A recent study published in the CDC’s Journal of Infectious Disease describes the incidence of upper and lower respiratory fungal infections among marijuana users in the United States. The data was retrieved through a retrospective analysis of insurance claims from 2016. The authors scanned one of the largest databases in the country for specific ICD-10 codes related to respiratory and ocular fungal infections and also for cannabis use. They adjusted for immunocompromised status. The findings are quite surprising. Younger people who use cannabis were more likely to require hospitalization for their fungal infection, be immunocompromised, and use tobacco products. The results revealed that cannabis users were 3.5 times more likely to develop a fungal infection. A few theories exist as to why this occurred, including the possibility that marijuana could have been contaminated, but nevertheless, the study opens the door for further discussion. It is also a reminder to keep these rare but potentially dangerous infections on the list of differential diagnoses for marijuana users who present with atypical respiratory symptoms once more acute infections have been ruled out, such as COVID-19.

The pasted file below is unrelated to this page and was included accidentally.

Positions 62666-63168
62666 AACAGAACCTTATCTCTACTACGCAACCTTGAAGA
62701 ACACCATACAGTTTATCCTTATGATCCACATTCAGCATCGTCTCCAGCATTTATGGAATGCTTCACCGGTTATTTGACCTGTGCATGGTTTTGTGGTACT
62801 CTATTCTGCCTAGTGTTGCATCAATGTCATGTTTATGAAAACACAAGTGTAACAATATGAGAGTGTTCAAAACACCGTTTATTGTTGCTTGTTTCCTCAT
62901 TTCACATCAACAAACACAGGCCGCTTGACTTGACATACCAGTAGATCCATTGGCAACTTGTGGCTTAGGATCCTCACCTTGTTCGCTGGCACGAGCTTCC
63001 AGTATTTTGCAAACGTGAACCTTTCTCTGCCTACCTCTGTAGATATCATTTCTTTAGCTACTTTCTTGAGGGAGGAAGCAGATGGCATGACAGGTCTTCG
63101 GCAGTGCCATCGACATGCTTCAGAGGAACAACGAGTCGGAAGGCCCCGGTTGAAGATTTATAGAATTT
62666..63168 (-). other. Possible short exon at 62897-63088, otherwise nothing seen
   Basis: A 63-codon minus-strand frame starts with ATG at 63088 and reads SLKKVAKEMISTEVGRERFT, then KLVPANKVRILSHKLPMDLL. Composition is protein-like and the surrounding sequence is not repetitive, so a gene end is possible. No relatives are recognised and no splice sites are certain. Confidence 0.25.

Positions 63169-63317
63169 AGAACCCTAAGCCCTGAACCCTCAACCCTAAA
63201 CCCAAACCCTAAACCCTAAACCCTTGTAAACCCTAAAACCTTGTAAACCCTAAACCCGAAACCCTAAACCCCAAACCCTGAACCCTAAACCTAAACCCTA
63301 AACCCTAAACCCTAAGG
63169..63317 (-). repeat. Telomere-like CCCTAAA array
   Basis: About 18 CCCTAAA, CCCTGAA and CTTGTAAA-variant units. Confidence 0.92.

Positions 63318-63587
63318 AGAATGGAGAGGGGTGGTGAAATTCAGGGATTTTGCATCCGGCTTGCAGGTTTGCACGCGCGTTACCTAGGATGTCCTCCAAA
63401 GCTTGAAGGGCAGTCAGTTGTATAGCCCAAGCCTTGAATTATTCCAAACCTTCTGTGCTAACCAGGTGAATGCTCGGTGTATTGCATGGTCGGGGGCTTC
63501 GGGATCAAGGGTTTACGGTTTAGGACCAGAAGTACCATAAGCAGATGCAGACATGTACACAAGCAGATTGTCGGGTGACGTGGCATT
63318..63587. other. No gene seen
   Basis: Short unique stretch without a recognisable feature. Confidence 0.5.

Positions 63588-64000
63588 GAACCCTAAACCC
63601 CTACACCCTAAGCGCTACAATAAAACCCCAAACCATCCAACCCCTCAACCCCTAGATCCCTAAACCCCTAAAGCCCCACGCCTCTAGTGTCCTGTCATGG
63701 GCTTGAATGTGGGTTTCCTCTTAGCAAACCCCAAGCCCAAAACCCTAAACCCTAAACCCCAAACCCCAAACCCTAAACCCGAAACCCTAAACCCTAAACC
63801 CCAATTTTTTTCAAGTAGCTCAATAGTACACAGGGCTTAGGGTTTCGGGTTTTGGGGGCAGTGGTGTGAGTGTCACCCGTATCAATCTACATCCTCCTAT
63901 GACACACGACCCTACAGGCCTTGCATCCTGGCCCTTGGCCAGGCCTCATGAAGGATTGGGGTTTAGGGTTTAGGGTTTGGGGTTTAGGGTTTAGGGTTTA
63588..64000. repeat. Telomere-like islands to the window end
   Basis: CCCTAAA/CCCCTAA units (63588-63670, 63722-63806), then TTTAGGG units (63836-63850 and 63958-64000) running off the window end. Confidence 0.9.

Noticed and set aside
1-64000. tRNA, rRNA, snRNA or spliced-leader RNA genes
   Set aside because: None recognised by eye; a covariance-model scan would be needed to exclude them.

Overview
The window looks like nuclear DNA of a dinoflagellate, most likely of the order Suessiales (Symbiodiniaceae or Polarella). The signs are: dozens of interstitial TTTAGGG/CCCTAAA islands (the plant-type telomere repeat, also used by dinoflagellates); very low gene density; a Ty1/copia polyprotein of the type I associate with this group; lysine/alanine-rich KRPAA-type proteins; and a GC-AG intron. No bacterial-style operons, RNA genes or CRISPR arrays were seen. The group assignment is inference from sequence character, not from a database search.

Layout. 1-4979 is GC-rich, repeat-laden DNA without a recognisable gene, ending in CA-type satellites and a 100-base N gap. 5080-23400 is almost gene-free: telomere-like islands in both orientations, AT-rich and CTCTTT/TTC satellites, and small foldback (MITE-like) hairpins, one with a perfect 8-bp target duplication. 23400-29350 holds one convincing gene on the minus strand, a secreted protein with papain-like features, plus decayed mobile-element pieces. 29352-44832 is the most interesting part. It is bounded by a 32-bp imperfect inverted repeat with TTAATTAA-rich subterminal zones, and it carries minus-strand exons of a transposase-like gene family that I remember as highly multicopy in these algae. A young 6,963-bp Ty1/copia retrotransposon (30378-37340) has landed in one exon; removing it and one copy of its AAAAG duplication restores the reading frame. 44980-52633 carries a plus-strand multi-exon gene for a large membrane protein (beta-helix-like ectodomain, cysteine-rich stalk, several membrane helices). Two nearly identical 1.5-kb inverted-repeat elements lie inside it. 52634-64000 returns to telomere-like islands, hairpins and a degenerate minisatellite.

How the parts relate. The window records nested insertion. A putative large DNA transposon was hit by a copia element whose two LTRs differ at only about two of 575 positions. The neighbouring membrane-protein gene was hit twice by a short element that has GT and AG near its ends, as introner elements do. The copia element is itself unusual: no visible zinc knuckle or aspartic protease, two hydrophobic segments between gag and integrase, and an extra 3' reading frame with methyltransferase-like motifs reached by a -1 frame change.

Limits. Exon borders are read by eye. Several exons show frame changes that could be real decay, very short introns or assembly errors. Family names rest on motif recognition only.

Benedict K, Thompson GR, Jackson BR. Cannabis Use and Fungal Infections in a Commercially Insured Population, United States, 2016. Emerging Infectious Diseases. 2020;26(6):1308-1310. doi:10.3201/eid2606.191570.